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UK Plugin EV Share Above 20% In September, Tesla Model 3 Overall Bestseller

The UK auto market saw plugin electric vehicles take 21.65% share in September, up over 2x year-on-year. Full battery electrics outperformed, alone taking 15.2% share and a record 32,721 unit volume. Old-school diesel sales fell off a cliff, dropping to under 5% market share in an overall auto market down ~45% in volume from seasonal norms at just over 215,000 units. With an end of quarter push, the Tesla Model 3 was the UK’s overall best seller in September.

 

September’s combined plugin result of 21.6% comprised 15.2% full battery electrics (BEVs) and 6.4% plugin hybrids (PHEVs), a continued reweighting towards BEVs that has been ongoing this year. PHEVs – no longer receiving any incentives in the UK – have been stable at 6% to 7% share for most of 2021. The cumulative plugin share for 2021 now stands at 16.1%, up from 8.8% at this point in 2020.

Old school combustion powertrains (those without any regen/electric-assist) fell below 50% of the market (48.75%) for the first time since the steam age. Unassisted diesels fell to their lowest point in the modern era, at just 4.95% share, from 14.33% year-on-year, with volume at a pitiful 10,658 units.

Mild hybrid diesels (which give modest ~15% efficiency savings) gained around 6% share of the market, but are no longer a growth category. In fact, plugless hybrids as a whole (both mild and HEV variants) have remained static at around 30% of the market over the past 5 months and may now just be in holding pattern as BEVs grow to replace everything, starting with the dirtiest fossils.

Most Popular BEV Brands

As usual, we don’t have complete data on all of the best selling BEV models in the UK, but we do have brand share data. We also know, via the SMMT, that the Tesla Model 3, boosted by Tesla’s usual end-of-quarter peak, was the UK’s overall best selling vehicle in September, with 6879 registrations.

Using DVLA data courtesy of New Automotive, we can rank September’s most popular BEV brands. (Note that DVLA data differs from SMMT’s more complete data, by excluding custom license plates, but the ranking is accurate.)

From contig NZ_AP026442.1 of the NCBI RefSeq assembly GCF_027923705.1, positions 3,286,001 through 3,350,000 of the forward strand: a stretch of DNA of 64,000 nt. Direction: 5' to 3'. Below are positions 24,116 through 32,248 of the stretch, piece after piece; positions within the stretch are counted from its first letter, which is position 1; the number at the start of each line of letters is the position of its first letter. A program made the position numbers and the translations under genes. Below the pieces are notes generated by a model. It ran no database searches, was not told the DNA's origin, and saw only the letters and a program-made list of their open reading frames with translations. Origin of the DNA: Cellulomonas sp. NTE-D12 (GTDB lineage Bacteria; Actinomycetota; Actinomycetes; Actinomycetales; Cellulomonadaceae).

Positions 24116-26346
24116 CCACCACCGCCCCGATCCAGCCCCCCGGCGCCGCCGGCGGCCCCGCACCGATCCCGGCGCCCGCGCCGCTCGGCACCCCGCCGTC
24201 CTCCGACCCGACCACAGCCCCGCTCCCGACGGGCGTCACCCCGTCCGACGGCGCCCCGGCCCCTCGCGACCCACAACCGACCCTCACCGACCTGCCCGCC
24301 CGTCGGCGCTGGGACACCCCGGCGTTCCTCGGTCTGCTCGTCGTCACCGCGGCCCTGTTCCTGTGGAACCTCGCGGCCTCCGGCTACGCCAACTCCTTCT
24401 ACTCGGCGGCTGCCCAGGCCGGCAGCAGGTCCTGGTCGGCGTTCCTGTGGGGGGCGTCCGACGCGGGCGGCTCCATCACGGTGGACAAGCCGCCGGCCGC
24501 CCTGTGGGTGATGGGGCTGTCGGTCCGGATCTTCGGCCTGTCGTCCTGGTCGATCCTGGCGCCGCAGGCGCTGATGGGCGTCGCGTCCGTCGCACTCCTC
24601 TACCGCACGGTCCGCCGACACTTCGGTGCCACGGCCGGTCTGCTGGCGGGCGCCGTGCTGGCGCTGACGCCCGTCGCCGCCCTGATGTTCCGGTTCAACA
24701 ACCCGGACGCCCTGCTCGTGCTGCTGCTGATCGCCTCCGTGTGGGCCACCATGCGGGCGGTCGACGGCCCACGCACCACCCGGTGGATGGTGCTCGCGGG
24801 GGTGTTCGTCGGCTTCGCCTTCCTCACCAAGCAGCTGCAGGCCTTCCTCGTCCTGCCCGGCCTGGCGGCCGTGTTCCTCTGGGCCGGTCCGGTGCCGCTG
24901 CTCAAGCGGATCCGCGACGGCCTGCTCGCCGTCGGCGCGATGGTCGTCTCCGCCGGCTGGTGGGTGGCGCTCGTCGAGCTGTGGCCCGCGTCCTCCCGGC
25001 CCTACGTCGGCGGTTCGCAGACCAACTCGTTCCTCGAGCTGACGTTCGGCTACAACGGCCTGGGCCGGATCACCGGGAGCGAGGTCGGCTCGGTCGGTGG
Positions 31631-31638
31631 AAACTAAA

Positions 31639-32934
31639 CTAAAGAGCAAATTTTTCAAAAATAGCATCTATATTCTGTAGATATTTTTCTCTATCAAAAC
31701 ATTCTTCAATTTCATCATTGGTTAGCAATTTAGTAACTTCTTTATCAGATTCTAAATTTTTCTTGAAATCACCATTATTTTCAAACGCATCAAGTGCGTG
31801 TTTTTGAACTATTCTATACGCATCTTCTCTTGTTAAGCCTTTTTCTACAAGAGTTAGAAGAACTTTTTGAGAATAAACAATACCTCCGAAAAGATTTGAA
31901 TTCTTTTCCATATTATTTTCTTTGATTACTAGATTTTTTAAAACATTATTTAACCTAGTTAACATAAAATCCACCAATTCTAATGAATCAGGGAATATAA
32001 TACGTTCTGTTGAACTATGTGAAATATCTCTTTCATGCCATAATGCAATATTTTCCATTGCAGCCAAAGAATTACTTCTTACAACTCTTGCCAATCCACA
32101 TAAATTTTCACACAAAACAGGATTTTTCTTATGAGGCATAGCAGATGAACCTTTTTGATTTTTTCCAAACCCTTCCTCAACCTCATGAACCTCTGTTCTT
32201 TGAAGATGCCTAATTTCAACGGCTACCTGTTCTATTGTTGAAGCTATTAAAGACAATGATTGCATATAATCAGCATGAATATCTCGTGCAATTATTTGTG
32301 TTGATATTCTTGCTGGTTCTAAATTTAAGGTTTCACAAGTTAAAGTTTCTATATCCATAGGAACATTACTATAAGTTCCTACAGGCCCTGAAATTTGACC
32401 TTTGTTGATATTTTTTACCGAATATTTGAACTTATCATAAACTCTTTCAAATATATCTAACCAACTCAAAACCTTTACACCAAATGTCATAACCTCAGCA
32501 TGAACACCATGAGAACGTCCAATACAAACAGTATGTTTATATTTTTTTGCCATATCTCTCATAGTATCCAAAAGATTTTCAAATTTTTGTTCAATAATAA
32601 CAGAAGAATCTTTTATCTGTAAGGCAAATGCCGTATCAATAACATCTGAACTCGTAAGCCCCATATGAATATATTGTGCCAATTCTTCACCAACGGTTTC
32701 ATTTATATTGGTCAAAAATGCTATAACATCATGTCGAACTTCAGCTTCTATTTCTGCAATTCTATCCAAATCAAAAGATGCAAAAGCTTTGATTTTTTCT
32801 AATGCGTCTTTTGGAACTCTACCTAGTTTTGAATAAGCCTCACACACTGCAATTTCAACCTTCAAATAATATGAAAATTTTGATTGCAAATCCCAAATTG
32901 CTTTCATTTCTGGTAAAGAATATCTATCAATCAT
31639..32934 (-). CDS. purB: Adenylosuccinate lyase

Although the Tesla Model 3 was evidently very dominant in the month of September, that was in large part because September represented 93% of Tesla’s Q3 deliveries in the UK, an artefact of Tesla’s international logistics limitations whilst it only has two active factories. More factories are coming online soon.

When we step back and take a broader view of the entire Q3 2021, the data on market share between different auto groups tells another story:

In this bigger picture, VW Group led by a significant margin in Q3, presumably partly thanks to the popularity of the newly arrived Volkswagen ID.4. Tesla was in fact only slightly ahead of Hyundai Motor Group in Q3 as a whole.

However, this is all before the Tesla Model Y starts shipping to the UK (the RHD variant is not yet being produced in volume). Once it does so, these market shares will change again, with Tesla getting much closer to VW Group.

Bear in mind that this is all an evolving landscape with many of the large manufactures bringing out diverse models (often on shared platforms) at ever more affordable price points. For example, Hyundai Motor Group is not standing still, with the Kia EV6 and Genesis GV60 arriving next year. All of this is great news for consumers.

Genesis GV60. Image Courtesy: Genesis

Meanwhile, notice how Renault-Nissan have lost their mojo, despite their early lead in BEVs, and despite the Nissan Leaf being built within the UK. How disappointing.

Outlook

New Automotive’s analysis of the DVLA data reveals that many urban areas of the UK are now switching to BEVs in droves, with several cities seeing BEVs alone take over 20% share of new sales. Oxford and Newcastle saw close to 25% BEV share in September.

Given that all auto manufacturers know that BEVs are the now the only growth area of the market, and will completely dominate within very few years, most are sensibly not letting the chip shortage fall too heavily on their BEV production (relative to their ICE production).

We also know that the UK has been suffering with fuel shortages for combustion vehicles in recent weeks, which is giving further impetus to the EV transition.

Based on reliable seasonal patterns, December is now on track for over 25% BEV share in the UK, and PHEVs will likely contribute another 8%–12% share. Plugins will therefore sum to roughly 35% share by year end.

Assuming that plugless hybrids (both HEV and mild hybrids) remain at around 30% share, the share of old-school ICE powertrains will likely fall to around 35% (around one third) of the market in December.

What are your thoughts on the UK’s transition towards cleaner transport? Please share your insights in the comments below.

 

 
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Max is an anthropologist, social theorist and international political economist, trying to ask questions and encourage critical thinking about social and environmental justice, sustainability and the human condition. He has lived and worked in Europe and Asia, and is currently based in Barcelona. Find Max's book on social theory, follow Max on twitter @Dr_Maximilian and at MaximilianHolland.com, or contact him via LinkedIn.

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